Nothing beats the joy of finding five dollars in an old pair of pants. Imagine finding $250 or $10,000. Given the amount of abandoned property in the United States (bank accounts, stocks, etc.), “found money” is a real possibility. The increase in abandoned property may be due to our increasingly mobile society, fewer people having children, as well as higher percentages of people living with dementia.

There are a number of resources available to help locate abandoned property. One free site, unclaimed.org, is run by the National Association of Unclaimed Property, (NAUPA) a nonprofit affiliate of the National Association of State Treasurers. In 2015, roughly $3.235 billion was returned of a total of $7.763 billion in outstanding unclaimed property. Unlike other sites that try to “sell” your unclaimed property back to you, unclaimed.org is run and maintained by the individual states. The databases are set up so that you can find unclaimed property by searching names in states where you or a loved one may have lived. In Massachusetts, findmassmoney.com allows you to search for unclaimed Massachusetts property.

There is no statute of limitations for claiming unclaimed property. In fact, property laws require financial institutions, government agencies, and other private businesses return all property to you, no matter how long ago it was lost. This includes claims by heirs on behalf of deceased family members.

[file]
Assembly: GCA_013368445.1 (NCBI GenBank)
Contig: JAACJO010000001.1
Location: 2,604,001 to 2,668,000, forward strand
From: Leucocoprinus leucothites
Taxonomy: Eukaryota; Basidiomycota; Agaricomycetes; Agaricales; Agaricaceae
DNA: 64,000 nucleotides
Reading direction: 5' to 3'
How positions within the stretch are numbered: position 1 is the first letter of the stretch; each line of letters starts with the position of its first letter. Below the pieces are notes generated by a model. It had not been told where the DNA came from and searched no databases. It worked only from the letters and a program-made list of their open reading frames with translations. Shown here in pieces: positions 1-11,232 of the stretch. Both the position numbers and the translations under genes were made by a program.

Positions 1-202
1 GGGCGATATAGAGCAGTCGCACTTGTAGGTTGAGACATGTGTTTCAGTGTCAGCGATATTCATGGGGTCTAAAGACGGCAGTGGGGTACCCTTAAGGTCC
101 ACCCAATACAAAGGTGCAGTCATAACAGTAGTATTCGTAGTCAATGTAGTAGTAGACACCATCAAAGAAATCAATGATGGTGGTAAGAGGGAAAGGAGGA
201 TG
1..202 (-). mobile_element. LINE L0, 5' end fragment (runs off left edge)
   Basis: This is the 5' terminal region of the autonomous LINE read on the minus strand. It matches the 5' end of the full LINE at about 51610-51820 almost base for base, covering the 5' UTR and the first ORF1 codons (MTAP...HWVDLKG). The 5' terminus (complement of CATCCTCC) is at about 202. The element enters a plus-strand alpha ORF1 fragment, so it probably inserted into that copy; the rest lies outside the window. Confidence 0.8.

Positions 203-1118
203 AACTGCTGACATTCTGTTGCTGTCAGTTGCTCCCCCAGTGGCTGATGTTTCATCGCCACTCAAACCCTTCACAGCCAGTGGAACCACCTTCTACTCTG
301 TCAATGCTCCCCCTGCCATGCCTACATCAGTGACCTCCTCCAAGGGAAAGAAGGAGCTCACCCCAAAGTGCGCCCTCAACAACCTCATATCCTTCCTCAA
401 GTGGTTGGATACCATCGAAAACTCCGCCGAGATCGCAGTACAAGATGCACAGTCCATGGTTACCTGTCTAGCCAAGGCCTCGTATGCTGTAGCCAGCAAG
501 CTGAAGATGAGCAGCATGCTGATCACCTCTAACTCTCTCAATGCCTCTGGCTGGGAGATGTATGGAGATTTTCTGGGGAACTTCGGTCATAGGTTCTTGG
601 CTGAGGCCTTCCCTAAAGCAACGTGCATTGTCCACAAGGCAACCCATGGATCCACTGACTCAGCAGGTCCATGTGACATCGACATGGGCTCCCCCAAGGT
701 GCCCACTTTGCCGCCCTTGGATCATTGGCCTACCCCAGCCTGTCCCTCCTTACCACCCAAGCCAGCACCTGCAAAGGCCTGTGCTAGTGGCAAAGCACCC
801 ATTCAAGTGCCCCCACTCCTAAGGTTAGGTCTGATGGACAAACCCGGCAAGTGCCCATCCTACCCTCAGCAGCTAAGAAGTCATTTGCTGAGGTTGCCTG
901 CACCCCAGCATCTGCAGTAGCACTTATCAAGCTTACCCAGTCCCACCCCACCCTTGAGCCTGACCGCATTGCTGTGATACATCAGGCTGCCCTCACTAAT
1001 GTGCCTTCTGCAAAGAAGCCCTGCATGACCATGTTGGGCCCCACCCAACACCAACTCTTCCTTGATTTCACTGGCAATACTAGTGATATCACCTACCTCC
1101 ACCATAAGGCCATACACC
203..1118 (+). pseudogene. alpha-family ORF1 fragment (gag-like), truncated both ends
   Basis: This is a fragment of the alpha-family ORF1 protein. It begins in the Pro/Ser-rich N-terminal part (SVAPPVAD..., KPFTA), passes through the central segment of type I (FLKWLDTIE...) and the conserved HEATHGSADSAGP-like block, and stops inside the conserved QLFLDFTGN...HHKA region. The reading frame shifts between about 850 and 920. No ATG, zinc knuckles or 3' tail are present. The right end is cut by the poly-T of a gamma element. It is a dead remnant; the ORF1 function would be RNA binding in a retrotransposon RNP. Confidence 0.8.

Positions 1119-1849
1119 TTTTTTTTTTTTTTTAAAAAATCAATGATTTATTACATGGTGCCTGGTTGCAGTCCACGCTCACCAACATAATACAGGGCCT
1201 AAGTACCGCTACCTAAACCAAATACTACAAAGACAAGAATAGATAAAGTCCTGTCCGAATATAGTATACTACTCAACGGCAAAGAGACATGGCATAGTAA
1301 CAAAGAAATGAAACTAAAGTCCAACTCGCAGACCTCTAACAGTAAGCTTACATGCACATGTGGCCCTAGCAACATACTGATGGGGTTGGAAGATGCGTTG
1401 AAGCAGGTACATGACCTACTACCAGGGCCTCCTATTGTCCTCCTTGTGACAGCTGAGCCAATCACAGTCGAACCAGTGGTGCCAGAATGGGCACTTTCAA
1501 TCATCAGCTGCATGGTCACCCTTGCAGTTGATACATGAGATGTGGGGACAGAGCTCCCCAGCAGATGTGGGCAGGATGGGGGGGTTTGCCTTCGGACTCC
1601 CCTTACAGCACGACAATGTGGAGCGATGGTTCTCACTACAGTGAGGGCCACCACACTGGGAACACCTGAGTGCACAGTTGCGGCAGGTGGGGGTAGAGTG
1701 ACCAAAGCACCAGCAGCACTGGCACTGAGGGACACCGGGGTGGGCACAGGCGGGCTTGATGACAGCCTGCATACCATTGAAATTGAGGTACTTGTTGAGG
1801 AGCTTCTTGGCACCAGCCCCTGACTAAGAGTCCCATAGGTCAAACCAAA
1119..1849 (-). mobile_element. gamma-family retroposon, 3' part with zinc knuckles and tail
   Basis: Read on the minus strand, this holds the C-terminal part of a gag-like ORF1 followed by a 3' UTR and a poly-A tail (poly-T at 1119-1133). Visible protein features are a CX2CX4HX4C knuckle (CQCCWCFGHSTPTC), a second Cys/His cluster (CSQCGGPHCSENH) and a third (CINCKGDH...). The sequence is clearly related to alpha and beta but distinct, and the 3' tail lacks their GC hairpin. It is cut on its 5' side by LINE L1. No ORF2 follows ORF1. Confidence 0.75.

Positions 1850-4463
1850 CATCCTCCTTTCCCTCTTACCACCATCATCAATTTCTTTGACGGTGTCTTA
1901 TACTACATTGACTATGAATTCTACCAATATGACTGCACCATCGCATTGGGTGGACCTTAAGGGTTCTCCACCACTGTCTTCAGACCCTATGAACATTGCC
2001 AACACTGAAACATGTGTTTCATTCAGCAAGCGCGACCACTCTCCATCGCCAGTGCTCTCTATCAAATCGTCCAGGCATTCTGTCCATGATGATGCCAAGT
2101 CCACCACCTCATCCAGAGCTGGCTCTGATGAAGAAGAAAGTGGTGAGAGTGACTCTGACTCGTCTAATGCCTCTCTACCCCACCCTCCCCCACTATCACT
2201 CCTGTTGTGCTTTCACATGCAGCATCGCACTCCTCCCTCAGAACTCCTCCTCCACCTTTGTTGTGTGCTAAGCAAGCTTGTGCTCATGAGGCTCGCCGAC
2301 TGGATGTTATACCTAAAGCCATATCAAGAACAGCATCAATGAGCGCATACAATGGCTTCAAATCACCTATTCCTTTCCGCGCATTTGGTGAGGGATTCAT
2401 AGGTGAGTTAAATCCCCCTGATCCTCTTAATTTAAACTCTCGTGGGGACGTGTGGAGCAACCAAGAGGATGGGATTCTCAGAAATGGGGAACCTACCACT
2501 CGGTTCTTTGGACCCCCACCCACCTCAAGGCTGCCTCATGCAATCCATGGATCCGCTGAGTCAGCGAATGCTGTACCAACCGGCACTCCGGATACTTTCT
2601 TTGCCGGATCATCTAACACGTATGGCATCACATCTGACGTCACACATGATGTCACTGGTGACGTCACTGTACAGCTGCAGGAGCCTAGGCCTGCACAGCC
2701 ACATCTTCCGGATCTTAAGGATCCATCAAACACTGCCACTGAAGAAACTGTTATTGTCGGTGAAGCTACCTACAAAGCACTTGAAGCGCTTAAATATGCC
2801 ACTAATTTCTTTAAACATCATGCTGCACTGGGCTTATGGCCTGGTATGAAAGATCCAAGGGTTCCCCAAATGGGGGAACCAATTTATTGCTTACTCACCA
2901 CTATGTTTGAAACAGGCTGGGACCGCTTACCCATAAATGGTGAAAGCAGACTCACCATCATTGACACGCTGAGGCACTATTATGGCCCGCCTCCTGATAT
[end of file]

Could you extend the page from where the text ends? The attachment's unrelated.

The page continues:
Another great resource for finding unclaimed property is missingmoney.com. Also sponsored by NAUPA, this site saves users the trouble of running a state-by-state search. Rather, this website allows you to input your name or that of a family member and your current state of residence. Missingmoney.com will return a list of property being held in various jurisdictions that might belong to you.

Other common sources of unclaimed property are back wages, retirement plans, and pension funds. First, the US Labor Department maintains the “Workers Owed Wages” website, webapps.dol.gov/wow. This website maintains a database of past wages from previous employers. Second, the National Registry of Unclaimed Retirement Benefits offers the opportunity to search for old retirement benefits such as a forgotten 401(k). At unclaimedretirementbenefits.com you can search with your Social Security number to find financial institutions holding your unclaimed funds. Finally, the Pension Benefit Guarantee Corporation is a government agency that insures pension plans and maintains a database of owed money on their site pbgc.gov/wr/trusteed/plans.

With so many free resources out there, there is little need to pay for these searches. Be wary of sites that try to sell your property back to you and sites that force you to pay for the search. The goal is to locate your unclaimed property and return it, not to spend your hard earned cash.